I am a fly.
There are a number different directions this blog can go with that pronouncement.
Anyone who knows me, or who has read In Search of Excellence, or who has taken my graduate class in Executive Organizational Leadership, will immediately know from where this title emanates and my somewhat unusual fascination with the concept. I would bet I have spent far more time as a leader talking about bees and flies than have any of my contemporaries. I am also aware that my fixation with the concept can cause some eye-rolling by those who have listened to my ideas on more than one occasion. Yet, I think the time is right to once again re-introduce to the world the simple concept of bees and flies. Stay with me.
It is my belief that as we talk about innovation in education, itself quickly becoming a warn-out phrase, what we are really talking about is something that Peters and Waterman shared in their book In Search of Excellence:
“…most current theory is not loose enough to consider the relative lack of structure and the need for wholly new management logic to ensure continuous adaptation in large enterprises.1”
Organizations are inherently complex. In order to truly change complex organizations, will require a “new language.” This new language, as Peters and Waterman argue is the only pathway toward whatever change goals we have set. And boy, in education, we have set one heck of a change goal! Most states have written ESSA plans that promote innovation, flexibility, alternatives to standard assessments, deeper learning agendas and many other reforms that are designed to fundamentally change the course of education.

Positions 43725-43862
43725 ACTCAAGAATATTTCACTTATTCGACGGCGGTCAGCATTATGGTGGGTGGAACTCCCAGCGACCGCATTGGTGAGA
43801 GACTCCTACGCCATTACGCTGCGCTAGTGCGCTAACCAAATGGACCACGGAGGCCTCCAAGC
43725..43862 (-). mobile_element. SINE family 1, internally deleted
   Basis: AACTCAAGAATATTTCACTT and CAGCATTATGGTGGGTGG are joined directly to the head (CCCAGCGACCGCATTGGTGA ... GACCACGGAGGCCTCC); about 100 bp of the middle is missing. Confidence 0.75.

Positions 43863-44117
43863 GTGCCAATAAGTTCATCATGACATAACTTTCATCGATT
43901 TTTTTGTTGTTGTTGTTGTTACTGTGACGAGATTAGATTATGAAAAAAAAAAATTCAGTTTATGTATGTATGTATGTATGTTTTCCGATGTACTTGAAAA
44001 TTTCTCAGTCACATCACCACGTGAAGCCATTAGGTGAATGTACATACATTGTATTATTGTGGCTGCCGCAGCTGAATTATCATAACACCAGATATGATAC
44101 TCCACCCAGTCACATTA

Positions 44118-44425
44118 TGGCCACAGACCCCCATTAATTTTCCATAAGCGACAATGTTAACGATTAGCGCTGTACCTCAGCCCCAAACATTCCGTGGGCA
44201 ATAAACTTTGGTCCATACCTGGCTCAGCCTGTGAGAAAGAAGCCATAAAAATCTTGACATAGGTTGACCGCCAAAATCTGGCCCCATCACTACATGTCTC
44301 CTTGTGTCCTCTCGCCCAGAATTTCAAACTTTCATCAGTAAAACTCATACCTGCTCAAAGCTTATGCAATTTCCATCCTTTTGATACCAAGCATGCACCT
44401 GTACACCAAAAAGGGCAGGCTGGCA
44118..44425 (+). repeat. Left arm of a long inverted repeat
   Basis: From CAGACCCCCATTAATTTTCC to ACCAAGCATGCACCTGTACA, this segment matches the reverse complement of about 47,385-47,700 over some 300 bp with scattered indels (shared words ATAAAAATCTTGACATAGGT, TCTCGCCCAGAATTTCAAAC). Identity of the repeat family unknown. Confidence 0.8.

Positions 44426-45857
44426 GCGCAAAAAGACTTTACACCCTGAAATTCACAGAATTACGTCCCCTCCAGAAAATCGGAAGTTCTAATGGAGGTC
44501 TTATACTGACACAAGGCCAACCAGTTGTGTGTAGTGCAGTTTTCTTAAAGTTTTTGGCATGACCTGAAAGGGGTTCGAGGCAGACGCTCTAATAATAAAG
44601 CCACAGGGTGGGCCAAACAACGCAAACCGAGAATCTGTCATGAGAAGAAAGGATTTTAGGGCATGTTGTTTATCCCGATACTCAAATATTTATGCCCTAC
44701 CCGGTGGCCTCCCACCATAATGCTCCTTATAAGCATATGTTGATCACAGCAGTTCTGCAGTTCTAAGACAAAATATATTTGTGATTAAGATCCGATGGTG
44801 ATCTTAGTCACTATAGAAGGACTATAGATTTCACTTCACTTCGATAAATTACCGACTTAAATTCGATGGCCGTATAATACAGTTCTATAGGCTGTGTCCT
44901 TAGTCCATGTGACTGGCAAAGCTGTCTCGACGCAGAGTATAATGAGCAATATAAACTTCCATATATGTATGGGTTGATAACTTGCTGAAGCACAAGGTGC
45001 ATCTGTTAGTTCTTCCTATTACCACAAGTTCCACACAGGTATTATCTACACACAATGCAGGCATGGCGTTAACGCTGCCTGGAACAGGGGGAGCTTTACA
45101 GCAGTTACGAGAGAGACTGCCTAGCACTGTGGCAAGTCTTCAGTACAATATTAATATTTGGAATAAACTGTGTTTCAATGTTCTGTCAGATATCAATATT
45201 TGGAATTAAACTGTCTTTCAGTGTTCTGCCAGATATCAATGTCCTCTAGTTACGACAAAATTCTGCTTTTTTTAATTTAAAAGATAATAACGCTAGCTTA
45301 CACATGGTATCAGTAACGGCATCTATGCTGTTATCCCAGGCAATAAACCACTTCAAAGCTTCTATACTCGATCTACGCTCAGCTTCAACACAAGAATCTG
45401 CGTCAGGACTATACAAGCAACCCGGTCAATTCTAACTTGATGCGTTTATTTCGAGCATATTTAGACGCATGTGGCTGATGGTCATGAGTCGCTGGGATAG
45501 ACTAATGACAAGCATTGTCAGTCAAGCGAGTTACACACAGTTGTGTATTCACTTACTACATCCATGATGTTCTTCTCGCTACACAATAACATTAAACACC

Famed American organizational theorist, Karl Weick put this idea in terms of “loosely coupled systems.” He questions the need for order and argues that those organizations that thrive on order (policy, orders, structured alignment, compliance to rules and rigidity, etc.) are actually impeding the natural evolution of organizations.
No one is ever free to do something he can’t think of, he says.
And now to the bees and flies. Weick illustrates his thinking by providing a description of an experiment credited to Gordon Siu.
“…If you place in a glass bottle half a dozen bees and the same number of flies, and lay the bottle down horizontally, with its base to the window, you will find that the bees persist, till they die of exhaustion or hunger, in their endeavor to discover an issue (opening) through the glass; while the flies, in less than two minutes, will all have sallied forth through the neck on the opposite end. It is their (the bees) love of light and their very intelligence, that is their undoing.2”
Bees with their superior intelligence, equate their escape with light and as such never consider another route to freedom. They simply continue to determine how to get through to the light unaware that their present course of action will lead to their death. They, in effect, are too logical. And, to bees, glass is a mystery. (How many times have you seen a bee bounce against your window? At some point you would think they would get it!)
Flies, who Weick describes as “feather-brained” apply little or no logic, ignore the light, and as Weick says: “flutter wildly hither and thither, and meeting here the good fortune that often waits on the simple who find salvation there where the wiser will perish, necessarily end by discovering the friendly opening that restores their liberty to them.3”
And so, the simple question becomes, are we bees or are we flies? Will we use experimentation, persistence, trial and error, risk, improvisation and embracing chaos to lead organizational change and establish the new order we desire, or do we think that we can simply apply our institutional knowledge, logic and biases and adjust or tinker with our present system enough to garner the same end result? I think it is a question worthy of debate.
Bees and flies. Who would of thought? While I am not completely comfortable with Weick’s label of feather-brained, I do admit that leadership, for me, is more about flies than it is bees.
But that’s just me. What about you?
1 pg. 106. Peters, T.J & Waterman, R.H. (2004). In search of excellence: Lessons from America’s best-run companies. New York, NY: HarperCollins.
2 pg. 108. Ibid.
3 pg. 108. Ibid.